Will MNCs displace the domestic industry?

MNCs are virtually shutting out indigenous manufacturers from the urban slice of the telecom pie, but the fault is not entirely theirs.

By Nitya Jacob
Published: Thursday 15 October 1992

The rural automatic exchange d (Credit: C-DOT)THE DECISION of the Department of Telecommunications (DOT) to invite multinational corporations (MNCs) to set up large telephone exchanges has made domestic manufacturers of indigenously-developed equipment apprehensive of being left out of the lucrative urban market.

Fujitsu, Siemens, AT&T, Ericsson and Alcatel have bid for the contracts which will wipe out the waiting list of 2.3 million and enable connections on demand by 1995. However, the Centre for the Development of Telematics (C-DOT), which licensed the domestic industrialists to manufacture equipment it developed. The MNCs say the entry of the foreign giants will not affect the local units. This is mainly because the MNCs will be setting up large exchanges that are capable of handling 50,000 or more calls simultaneously, while C-DOT manufacturers can provide exchanges with capacities of upto 4,000 lines.

S R Jiwarajka, chairman of Ericsson India, cocks a snook at C-DOT's technology: "Our technology is state-of-the-art. We are not in competition with C-DOT at all as its technology is for altogether different purposes." C-DOT sources corroborate this, saying C-DOT cannot deliver a workable 10,000-line exchange for the next five years.

Jairam Ramesh, Officer on Special Duty at the Planning Commission, denies C-DOT has been edged out of the country's telecommunications blueprint. C-DOT technology is ideal for use in small towns and villages, which he says will comprise about half the market three years from now. "Instead of trying our hand at everything and doing a mediocre job, we should concentrate on a few areas and do well. C-DOT's 512-line exchanges have been proven in the field," says Ramesh.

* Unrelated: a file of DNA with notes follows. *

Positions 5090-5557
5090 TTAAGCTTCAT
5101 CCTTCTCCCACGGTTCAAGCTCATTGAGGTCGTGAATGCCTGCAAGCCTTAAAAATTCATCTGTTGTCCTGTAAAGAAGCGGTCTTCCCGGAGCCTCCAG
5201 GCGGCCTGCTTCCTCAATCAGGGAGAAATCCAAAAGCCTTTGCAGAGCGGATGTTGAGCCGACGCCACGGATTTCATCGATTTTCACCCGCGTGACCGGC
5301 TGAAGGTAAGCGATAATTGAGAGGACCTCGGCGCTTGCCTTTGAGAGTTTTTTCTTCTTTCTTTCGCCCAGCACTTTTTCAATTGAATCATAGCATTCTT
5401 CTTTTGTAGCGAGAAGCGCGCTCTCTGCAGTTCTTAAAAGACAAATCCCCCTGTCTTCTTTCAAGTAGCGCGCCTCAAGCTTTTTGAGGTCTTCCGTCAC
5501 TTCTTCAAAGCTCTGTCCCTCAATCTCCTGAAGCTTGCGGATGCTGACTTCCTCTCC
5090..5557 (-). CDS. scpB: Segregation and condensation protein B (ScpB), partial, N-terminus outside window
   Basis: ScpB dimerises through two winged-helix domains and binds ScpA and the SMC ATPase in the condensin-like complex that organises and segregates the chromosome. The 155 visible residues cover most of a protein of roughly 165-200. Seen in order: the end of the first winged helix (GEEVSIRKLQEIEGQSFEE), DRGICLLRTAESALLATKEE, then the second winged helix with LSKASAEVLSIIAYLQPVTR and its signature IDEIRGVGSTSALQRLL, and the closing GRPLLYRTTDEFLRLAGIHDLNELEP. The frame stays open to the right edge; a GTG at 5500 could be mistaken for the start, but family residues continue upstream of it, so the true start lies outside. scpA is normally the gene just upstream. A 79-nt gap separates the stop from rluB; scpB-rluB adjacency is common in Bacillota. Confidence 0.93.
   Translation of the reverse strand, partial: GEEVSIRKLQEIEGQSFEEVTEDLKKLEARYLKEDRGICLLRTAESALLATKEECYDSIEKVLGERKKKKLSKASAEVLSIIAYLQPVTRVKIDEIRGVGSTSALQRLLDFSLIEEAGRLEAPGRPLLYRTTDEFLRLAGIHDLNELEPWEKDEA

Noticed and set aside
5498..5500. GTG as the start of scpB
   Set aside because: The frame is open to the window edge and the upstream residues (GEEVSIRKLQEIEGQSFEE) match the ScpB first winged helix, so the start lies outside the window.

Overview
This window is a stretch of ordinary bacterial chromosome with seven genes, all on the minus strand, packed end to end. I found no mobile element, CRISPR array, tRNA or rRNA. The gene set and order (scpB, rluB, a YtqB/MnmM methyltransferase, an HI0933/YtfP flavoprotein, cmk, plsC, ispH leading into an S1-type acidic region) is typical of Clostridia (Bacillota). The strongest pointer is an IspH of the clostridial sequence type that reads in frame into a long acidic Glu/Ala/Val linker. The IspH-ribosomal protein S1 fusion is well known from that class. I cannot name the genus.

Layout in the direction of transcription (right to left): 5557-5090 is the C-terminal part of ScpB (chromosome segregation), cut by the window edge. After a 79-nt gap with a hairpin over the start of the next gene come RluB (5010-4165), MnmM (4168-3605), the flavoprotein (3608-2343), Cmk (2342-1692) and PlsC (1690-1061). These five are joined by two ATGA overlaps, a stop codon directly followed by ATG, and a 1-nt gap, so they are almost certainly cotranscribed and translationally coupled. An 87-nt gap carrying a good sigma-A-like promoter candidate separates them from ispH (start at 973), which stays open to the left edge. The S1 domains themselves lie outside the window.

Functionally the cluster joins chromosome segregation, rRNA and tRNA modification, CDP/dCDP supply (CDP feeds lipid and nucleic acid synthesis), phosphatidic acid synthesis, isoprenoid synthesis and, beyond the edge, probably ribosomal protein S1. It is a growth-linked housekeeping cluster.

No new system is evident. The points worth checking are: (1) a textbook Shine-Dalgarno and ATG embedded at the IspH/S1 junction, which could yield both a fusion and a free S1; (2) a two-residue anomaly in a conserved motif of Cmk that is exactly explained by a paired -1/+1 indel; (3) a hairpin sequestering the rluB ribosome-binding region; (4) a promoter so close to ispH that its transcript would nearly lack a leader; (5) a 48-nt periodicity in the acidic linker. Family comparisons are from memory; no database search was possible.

C-DOT's 128-port RAX and 512-line exchanges are ideal for rural telecommunications as they can run on solar power or electricity, do not require air-conditioning or other special support and can be linked to a satellite through an in-built microprocessor, a facility which large exchanges do not have. C-DOT claims that its RAX can operate in temperatures up to 950C.

On the other hand, MNC technology is not suited for rural telephone networks as they require air-conditioning and continuous power. Besides, their switching capacities are so large that installing them in rural areas would be an overkill.

In his first press conference after taking over as Union Communications Minister, Rajesh Pilot said the current telecommunications pie is large enough for all to share and there is absolutely no question of C-DOT's developmental programme being given the short shrift. He said "special efforts" were needed to meet the revised eighth-plan targets for telecommunications, which include 7.5 million new connections and 9.3 million replacements.

To date, the MNCs and C-DOT have not crossed paths, their areas of operations having remained mutually exclusive. But with this policy of division, the government has managed to get in MNCs and stump those who feel that C-DOT is getting a raw deal. While foreign technology will bridge the country's communication gap for now, developing workable indigenous technology may have to be put on the back-burner.

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